(And the concrete implementation of
$DISPLAY has always let
you specify the transport mechanism, as well as allowing your
local system to pick the best mechanism it has.)
Once you've decided that your protocol has to run over abstracted streams, it's not that much more work to make it network transparent (TCP provides streams, after all). X could have refused to make the byte order of the stream clear or required the server and the client to have access to some shared files (eg for fonts), but I don't think either would have been a particularly big win. I'm sure that it took some extra effort and care to make X work across TCP from a different machine, but I don't think it took very much.
(At the same time, my explanation here is probably a bit ahistorical. X's initial development seems relatively strongly tied to sometimes having clients on different machines than the display, which is not unreasonable for the era. But it doesn't hurt to get a feature that you want anyway for a low cost.)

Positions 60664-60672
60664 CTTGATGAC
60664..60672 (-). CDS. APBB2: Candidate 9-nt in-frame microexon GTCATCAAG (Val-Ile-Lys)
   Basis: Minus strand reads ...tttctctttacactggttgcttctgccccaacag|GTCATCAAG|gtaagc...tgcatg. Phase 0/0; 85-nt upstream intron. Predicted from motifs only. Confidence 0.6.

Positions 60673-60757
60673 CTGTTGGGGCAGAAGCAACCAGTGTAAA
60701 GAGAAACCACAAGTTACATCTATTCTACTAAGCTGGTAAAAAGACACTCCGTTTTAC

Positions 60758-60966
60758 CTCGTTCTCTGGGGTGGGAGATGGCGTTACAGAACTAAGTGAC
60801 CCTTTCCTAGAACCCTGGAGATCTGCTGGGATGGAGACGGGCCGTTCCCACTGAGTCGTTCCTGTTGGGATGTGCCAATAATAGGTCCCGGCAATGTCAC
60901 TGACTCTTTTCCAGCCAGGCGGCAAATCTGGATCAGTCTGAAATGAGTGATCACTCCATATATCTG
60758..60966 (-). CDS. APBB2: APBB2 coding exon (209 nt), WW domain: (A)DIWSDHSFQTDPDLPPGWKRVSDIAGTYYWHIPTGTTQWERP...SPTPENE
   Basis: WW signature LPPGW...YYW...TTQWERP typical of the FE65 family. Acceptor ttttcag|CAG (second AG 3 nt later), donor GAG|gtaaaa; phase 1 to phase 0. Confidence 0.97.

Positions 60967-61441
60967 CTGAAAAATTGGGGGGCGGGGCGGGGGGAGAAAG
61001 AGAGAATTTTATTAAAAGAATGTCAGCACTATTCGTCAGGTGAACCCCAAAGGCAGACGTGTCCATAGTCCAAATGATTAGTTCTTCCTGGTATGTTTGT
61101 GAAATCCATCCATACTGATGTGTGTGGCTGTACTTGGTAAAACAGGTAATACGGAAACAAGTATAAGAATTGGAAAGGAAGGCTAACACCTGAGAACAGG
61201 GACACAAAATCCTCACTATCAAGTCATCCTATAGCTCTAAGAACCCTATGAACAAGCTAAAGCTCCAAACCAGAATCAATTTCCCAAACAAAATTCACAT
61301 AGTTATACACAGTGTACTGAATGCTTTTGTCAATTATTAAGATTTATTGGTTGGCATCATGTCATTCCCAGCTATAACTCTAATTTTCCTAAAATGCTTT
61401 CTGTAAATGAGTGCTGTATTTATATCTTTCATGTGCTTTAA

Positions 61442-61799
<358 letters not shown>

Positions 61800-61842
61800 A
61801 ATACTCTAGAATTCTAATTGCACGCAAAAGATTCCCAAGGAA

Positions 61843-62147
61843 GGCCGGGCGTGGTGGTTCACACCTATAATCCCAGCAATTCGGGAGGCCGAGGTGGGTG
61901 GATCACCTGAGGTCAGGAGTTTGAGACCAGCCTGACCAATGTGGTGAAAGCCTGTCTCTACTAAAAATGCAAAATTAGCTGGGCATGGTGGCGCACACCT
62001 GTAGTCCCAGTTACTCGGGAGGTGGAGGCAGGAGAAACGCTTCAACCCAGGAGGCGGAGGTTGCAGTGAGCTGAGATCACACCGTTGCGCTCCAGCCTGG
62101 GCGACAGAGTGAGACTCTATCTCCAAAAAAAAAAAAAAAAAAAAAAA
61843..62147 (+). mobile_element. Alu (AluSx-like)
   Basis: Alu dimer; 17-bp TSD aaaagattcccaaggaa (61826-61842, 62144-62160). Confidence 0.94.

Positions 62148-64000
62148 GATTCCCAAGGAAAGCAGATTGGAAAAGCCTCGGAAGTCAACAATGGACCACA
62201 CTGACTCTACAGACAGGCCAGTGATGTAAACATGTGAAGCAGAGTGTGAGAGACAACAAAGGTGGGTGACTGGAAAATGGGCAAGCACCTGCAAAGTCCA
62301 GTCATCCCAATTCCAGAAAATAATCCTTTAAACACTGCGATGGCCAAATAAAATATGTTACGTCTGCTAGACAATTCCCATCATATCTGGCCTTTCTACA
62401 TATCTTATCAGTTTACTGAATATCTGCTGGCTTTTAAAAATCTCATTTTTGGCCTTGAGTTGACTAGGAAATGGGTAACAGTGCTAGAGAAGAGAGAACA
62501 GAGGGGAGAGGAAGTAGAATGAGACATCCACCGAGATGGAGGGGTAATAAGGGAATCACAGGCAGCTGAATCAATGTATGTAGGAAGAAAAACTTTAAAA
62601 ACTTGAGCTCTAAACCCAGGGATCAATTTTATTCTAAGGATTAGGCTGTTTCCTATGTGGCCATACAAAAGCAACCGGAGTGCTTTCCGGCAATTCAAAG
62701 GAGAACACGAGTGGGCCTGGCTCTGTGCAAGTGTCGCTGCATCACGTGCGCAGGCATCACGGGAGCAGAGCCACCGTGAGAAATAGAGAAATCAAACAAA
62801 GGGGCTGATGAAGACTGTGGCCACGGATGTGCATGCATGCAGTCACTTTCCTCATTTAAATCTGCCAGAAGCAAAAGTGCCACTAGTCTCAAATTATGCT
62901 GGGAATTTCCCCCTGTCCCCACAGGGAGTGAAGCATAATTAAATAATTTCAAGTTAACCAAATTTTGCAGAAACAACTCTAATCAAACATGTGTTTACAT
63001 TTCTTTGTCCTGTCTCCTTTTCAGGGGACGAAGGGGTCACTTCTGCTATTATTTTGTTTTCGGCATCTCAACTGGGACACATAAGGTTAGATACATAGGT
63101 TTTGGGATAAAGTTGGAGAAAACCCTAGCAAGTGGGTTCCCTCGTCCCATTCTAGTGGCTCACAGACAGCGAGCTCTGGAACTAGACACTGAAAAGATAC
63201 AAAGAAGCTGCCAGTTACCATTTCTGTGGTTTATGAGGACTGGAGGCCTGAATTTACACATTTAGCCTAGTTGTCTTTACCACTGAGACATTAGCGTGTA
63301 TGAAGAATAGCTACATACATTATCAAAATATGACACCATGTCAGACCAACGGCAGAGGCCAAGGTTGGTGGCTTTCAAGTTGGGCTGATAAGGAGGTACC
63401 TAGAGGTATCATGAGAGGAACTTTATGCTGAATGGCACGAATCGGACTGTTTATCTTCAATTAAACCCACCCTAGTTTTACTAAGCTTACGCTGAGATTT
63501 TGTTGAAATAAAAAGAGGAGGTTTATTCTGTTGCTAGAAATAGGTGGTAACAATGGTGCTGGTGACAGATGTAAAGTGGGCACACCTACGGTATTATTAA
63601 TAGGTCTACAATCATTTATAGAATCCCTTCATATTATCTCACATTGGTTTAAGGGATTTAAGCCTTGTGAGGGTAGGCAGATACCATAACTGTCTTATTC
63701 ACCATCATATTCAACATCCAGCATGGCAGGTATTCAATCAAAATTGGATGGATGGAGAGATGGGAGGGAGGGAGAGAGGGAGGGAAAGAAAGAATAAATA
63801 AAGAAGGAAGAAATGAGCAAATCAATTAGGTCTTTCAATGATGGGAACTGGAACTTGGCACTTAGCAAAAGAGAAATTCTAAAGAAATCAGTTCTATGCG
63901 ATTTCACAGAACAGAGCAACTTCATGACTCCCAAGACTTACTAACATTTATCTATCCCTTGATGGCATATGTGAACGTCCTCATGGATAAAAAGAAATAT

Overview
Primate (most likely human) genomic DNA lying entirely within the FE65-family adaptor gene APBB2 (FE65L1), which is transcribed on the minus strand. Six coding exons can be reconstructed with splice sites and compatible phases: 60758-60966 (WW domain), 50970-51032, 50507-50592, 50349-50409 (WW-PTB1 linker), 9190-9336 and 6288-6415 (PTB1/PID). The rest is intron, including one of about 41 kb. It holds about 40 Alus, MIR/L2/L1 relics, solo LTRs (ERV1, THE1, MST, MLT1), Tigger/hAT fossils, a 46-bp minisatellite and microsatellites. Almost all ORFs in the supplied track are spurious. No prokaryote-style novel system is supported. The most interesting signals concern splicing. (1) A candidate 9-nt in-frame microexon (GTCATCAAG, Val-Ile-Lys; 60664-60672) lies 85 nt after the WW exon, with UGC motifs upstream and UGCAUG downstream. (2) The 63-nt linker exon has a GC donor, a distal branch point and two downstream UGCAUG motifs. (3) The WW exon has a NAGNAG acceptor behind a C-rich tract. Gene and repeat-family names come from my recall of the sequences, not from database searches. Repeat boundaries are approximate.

I believe it's important here that X was intended to be portable across different Unixes. If you don't care about portability and can get changes made to your Unix, you can do better (for example, you can add some sort of shared memory or process to process virtual memory transfer). I'm not sure how the 1980s versions of SunView worked, but I believe they were very SunOS dependent. Wikipedia says SunView was partly implemented in the kernel, which is certainly one way to both share memory and speed things up.
PS: Sharing memory through
mmap() and friends was years in the
future at this point and required significant changes when it arrived.